Dr. Yisrael Ury Charting the Sea of Talmud

ISBN 13: 9780981497488

Charting the Sea of Talmud

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9780981497488: Charting the Sea of Talmud
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Charting the Sea of Talmud is a revolutionary visual method for understanding and summarizing Talmudic discussions, conclusions, and laws. Through the creation and quick review of simple Diagrams, students of Talmud can remember 'who said what' - at a glance - and finally gain a clearer 'picture of the sugya.'

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About the Author:

Dr. Yisrael Ury has developed a unique reputation in both Torah and science. He received his PhD in Applied Physics from the California Institute of Technology and partnered with two colleagues to found Ortel Corporation, a leader in the field of fiberoptic communications. Yisrael studied for seven years under Rabbi Simcha Wasserman zt l, and for the past ten years he has been studying under Rabbi Gershon Bess shlit a. He has served as a science and technology consultant to numerous Rabbanim on many of today s important Halachic issues. He also founded Maalot Los Angeles, a school where post-seminary students receive undergraduate instruction in both Torah and secular studies. In this book, Yisrael applies modern tools of information science to Torah study, introducing a revolutionary method for simplifying even the most difficult Talmudic discussions. Yisrael and his wife now live in Israel. For further information about Talmud Diagrams, visit talmuddiagrams.org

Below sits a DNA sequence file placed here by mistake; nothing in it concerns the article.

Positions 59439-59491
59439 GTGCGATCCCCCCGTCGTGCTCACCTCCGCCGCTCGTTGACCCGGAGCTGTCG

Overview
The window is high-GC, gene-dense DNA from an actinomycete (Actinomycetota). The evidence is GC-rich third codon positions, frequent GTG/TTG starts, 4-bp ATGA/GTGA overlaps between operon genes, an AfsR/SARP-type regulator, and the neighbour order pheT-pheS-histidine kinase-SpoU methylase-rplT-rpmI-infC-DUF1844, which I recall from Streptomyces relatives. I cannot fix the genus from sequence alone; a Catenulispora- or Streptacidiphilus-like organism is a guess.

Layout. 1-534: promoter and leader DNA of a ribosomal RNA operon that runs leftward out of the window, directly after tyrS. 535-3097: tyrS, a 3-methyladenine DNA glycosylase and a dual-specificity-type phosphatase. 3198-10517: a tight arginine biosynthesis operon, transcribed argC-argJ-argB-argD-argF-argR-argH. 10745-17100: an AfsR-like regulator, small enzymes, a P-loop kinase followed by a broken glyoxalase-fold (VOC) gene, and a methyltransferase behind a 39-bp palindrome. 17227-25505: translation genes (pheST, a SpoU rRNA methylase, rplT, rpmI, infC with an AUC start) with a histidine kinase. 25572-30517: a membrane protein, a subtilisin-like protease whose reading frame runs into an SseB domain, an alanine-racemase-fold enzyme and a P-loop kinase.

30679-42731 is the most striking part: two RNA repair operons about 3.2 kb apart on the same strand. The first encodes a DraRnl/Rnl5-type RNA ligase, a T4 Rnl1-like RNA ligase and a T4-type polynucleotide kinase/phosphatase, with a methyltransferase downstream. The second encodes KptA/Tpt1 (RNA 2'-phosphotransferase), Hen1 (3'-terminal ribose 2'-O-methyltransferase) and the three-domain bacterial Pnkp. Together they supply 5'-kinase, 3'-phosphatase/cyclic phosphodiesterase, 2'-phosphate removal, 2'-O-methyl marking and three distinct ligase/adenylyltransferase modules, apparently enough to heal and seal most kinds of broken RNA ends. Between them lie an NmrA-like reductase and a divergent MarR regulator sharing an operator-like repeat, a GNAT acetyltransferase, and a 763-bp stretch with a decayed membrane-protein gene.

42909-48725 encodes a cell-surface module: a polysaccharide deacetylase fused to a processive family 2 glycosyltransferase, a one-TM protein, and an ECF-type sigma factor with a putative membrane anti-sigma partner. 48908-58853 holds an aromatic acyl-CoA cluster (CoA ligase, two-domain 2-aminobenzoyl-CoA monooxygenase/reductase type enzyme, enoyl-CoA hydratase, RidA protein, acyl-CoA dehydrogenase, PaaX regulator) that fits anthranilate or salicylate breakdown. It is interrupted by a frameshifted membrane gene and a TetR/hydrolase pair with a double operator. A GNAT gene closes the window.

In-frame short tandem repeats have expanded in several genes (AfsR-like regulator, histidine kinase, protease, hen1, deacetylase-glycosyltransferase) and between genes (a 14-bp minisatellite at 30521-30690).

Review: